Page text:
This paper uses data from the 2012 Afrobarometer Surveys to empirically investigate the relationship between social capital and subjective well-being (SWB) in Ghana. Two measures of SWB are examined—absolute SWB and relative SWB. Results from OLS and ordered logit regressions are mixed. For instance, while generalized trust has no significant effect on either measure of SWB, interpersonal trust and institutional trust are significantly correlated with both measures. The results also suggest that being satisfied with the way democracy works in Ghana has a positive effect on SWB. Even though membership in a voluntary association is negatively correlated with absolute SWB, it has a positive effect on relative SWB. Finally, members of a religious association tend to report lower relative SWB.
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I thank an anonymous reviewer for pointing this out to me.
Between 2010 and 2012, there were numerous reported cases of public corruption, especially judgment debt cases that were heavily discussed in both electronic and print media. These could have affected public perceptions about corruption in the country.
Interpersonal trust is only significantly correlated with relative SWB at the 10 % level for the OLS regression. Following recommendations of an anonymous reviewer, significance at the 10 % level is not shown.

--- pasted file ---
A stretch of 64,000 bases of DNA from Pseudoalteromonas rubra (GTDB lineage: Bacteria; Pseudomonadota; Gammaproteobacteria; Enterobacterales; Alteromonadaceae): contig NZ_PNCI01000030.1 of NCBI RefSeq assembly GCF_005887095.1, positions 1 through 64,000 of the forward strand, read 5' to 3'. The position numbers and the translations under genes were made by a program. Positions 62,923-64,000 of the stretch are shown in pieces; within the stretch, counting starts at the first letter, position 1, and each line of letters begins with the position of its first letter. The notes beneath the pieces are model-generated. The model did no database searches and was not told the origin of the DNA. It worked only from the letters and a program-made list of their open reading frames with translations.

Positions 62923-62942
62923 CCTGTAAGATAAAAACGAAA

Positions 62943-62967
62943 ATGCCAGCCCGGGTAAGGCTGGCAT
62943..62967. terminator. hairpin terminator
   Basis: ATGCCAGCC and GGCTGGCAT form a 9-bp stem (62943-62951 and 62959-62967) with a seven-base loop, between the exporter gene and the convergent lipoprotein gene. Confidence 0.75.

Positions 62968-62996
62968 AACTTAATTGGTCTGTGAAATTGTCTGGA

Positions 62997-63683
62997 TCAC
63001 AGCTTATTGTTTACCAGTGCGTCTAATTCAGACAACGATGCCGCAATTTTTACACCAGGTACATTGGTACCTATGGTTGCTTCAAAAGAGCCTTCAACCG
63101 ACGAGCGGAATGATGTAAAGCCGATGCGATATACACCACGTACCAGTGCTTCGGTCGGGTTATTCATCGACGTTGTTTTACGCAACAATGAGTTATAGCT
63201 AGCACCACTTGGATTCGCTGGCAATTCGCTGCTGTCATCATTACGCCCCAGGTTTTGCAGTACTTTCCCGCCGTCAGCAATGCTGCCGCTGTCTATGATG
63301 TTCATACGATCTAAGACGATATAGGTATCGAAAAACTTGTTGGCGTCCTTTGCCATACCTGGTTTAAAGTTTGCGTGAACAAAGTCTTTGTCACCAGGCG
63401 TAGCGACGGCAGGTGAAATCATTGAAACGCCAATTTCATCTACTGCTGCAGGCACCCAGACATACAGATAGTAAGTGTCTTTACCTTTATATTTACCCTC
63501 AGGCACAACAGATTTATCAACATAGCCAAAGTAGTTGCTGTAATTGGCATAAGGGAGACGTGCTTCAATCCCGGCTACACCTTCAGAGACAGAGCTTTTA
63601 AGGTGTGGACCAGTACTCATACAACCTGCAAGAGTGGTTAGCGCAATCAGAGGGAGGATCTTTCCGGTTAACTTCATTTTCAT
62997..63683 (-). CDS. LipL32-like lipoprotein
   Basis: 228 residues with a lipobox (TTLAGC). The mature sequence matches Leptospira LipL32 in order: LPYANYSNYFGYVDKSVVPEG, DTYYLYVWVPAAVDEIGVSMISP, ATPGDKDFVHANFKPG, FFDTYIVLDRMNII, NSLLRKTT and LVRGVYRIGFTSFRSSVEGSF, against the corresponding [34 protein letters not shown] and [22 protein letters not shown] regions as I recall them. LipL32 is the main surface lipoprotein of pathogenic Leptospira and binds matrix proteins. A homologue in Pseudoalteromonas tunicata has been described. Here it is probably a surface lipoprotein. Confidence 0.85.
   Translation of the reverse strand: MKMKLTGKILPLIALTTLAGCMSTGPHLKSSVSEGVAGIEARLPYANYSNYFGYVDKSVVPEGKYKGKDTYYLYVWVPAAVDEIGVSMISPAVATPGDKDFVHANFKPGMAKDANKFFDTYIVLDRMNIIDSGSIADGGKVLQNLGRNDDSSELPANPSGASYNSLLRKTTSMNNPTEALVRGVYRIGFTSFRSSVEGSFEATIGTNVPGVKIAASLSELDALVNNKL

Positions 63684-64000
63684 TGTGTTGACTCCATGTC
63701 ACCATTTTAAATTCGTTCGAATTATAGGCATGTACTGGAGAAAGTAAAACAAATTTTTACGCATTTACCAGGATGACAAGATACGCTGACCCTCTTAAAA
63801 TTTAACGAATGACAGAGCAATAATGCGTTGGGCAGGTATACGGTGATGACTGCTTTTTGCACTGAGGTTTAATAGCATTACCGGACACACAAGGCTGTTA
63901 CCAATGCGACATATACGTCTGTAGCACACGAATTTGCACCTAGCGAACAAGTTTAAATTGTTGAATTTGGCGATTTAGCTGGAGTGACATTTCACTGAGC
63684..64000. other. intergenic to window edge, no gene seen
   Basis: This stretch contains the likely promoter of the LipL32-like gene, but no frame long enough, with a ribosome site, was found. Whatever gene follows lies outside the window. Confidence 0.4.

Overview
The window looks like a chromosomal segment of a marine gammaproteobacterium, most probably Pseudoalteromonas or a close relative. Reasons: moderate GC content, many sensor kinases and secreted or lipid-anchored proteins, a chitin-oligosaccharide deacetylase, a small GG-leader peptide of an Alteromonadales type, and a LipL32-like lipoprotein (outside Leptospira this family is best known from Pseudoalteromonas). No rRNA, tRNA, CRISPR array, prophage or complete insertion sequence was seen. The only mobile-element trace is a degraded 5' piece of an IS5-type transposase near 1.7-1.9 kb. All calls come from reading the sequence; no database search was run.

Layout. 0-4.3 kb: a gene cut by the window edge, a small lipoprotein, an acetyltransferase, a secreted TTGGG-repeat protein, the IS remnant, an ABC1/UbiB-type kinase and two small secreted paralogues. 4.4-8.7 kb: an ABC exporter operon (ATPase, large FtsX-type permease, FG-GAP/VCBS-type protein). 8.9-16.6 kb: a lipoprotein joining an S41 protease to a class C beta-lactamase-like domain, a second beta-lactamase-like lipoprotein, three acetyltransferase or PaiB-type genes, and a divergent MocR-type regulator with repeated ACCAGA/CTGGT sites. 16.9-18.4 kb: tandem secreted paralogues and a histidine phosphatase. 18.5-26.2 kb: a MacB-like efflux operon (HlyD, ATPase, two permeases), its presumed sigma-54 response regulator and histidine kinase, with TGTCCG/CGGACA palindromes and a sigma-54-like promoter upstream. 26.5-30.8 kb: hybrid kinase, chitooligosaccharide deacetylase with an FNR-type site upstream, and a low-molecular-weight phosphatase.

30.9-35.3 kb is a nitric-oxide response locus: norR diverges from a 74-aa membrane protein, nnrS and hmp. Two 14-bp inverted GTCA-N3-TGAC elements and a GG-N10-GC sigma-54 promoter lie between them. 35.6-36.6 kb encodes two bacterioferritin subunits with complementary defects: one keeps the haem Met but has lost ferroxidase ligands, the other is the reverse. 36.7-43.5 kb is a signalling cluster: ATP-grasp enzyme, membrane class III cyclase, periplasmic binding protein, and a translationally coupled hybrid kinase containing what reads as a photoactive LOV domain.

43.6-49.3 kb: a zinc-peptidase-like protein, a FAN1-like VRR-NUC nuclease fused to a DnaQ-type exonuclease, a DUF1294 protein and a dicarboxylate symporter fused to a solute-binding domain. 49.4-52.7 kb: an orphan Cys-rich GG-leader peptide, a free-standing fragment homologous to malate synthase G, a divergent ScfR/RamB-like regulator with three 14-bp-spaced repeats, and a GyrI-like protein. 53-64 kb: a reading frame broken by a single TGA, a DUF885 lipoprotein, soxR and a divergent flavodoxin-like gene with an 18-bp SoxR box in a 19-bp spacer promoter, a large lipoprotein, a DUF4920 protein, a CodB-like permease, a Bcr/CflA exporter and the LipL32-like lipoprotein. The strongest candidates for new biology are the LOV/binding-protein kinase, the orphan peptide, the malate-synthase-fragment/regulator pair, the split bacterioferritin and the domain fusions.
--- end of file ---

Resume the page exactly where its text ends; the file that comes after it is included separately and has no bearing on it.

The variance inflation factors (VIFs) were checked in the OLS models, and multicollinearity was not detected.
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I wish to express my sincere gratitude to the Editor-in-Chief of this journal, Antonella delle Fave, co-editor for economics, Stephanie Rossouw, and two anonymous reviewers for useful comments, suggestions and constructive criticisms that helped strengthen the paper. I also want to thank Baffour Takyi for his comments and suggestions on an earlier version of the paper that helped improve it.
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Sulemana, I. An Empirical Investigation of the Relationship Between Social Capital and Subjective Well-Being in Ghana. J Happiness Stud 16, 1299–1321 (2015). https://doi.org/10.1007/s10902-014-9565-9
- Social capital
- Subjective well-being